sectors. investors must meet particular requirements before they can turn their investment to cash. When the downturn cycles (bear markets) are over. is obvious. A barometer of the country's economic health is the Johannesburg Stock Exchange. The Receiver of Revenue is also a hazard that investors have to cope with when ensuring the best returns for their money. The beauty of unit trusts is that the investor needs no expert knowledge. The individual doesn't require experience in buying or selling or a knowledge of shares. The total interest income from all sources up to R2 000 is tax free. In addition. Protecting one's buying power has become a major problem. an education for your child or owning your own car. Unit trusts are therefore medium to long-term investment avenues (five years and longer). The trusts will be able to purchase more units with the same amount of investors' money.usually within three to five working days. In an ailing economy. For short-term needs such as buying clothes or groceries. The advantage this has for taking care of a sudden financial crisis. unit trusts have become an ideal way of providing for medium-term needs. can share in this industry that opens the door to every sector of the South African economy. life policies and fixed deposits. as is dividend income. as high as 25% and even more! Because of their proven track record. On receiving a written instruction. That is the bad news! Bad news becomes good news Unit trusts utilize the bad news to create good opportunities for investors. Unit trusts are consistently proving their worth by beating inflation over the medium to long term. With retirement annuities. the drop in share prices means that more units can be purchased on behalf of the investor for the same amount of capital. In the case of unit trusts the advantages are on par with the returns. while giving capital growth. the management company will immediately sell the investor's units at the prevailing price. paying rent and those unexpected emergencies that we all have to deal with. Therefore the reasoning is that. especially in a country with a high inflation rate. qualifications. the share prices will be lower. the compound annual growth of unit trusts was above 20% on average and. Investing in unit trusts can meet your needs for a deposit on a home. With unit trusts you have direct access to the money invested. a savings account will do. regardless of occupation. in certain unit trusts. when the inflation rate was well over 14% in 1990/1991. the longer the period of investment. What are their advantages? The most obvious advantage of unit trusts is the direct access investors get to wealth creation and profits of the Johannesburg Stock Exchange. you can share in the biggest and best the economy has to offer investors. Clearly you don't need to be a millionaire to share in the advantages unit trusts have to offer. prices will fall and subsequently so will the price of units in a unit trust. The investor will receive his money shortly afterwards . For example. Teams of professional economic and market analysts will invest on the investor's behalf to ensure the maximum capital and income growth. With a small regular monthly amount (between R20-R50 depending on the company) or a low single lump sum (between R100-R500 depending on the company). sex or age. the lower the risk. while capital growth is normally totally tax free. This is also why unit trusts are not usually a short-term investment. you can invest for as . The larger number of units purchased then offer a bigger opportunity for growth in an upturn of the market. Share prices generally rise in a healthy economy. In simple terms. Everyone. They are able take advantage of both the downturns and the upturns.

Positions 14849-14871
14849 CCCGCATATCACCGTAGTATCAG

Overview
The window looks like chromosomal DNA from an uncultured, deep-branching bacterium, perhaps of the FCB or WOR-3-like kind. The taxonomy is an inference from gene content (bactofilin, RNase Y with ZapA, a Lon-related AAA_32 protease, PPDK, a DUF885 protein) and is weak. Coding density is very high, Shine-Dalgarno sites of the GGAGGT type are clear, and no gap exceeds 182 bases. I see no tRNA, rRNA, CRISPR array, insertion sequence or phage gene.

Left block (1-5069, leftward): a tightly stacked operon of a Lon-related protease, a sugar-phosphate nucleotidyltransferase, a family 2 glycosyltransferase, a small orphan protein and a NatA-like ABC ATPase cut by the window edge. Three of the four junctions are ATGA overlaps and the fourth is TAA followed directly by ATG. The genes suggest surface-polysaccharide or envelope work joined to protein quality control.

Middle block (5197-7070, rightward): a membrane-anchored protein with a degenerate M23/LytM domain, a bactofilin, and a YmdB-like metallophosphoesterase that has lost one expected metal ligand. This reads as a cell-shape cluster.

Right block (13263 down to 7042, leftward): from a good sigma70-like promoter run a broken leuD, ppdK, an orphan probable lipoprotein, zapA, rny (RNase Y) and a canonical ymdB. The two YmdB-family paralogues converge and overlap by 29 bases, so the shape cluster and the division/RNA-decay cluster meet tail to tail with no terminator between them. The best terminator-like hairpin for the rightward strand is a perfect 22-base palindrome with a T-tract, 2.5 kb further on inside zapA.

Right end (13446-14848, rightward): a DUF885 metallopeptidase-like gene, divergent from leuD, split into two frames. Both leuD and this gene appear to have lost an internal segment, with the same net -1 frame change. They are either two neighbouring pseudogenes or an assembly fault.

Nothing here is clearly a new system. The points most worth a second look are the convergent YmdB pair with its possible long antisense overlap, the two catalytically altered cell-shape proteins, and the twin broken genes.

long as you like. You do not sign a contract committing you to invest for a certain period. These investments are extremely flexible and one can change from a single lump sum to regular monthly investments. One can increase or decrease the amount according to one's individual needs. Few other investments are as accessible and flexible as unit trusts! .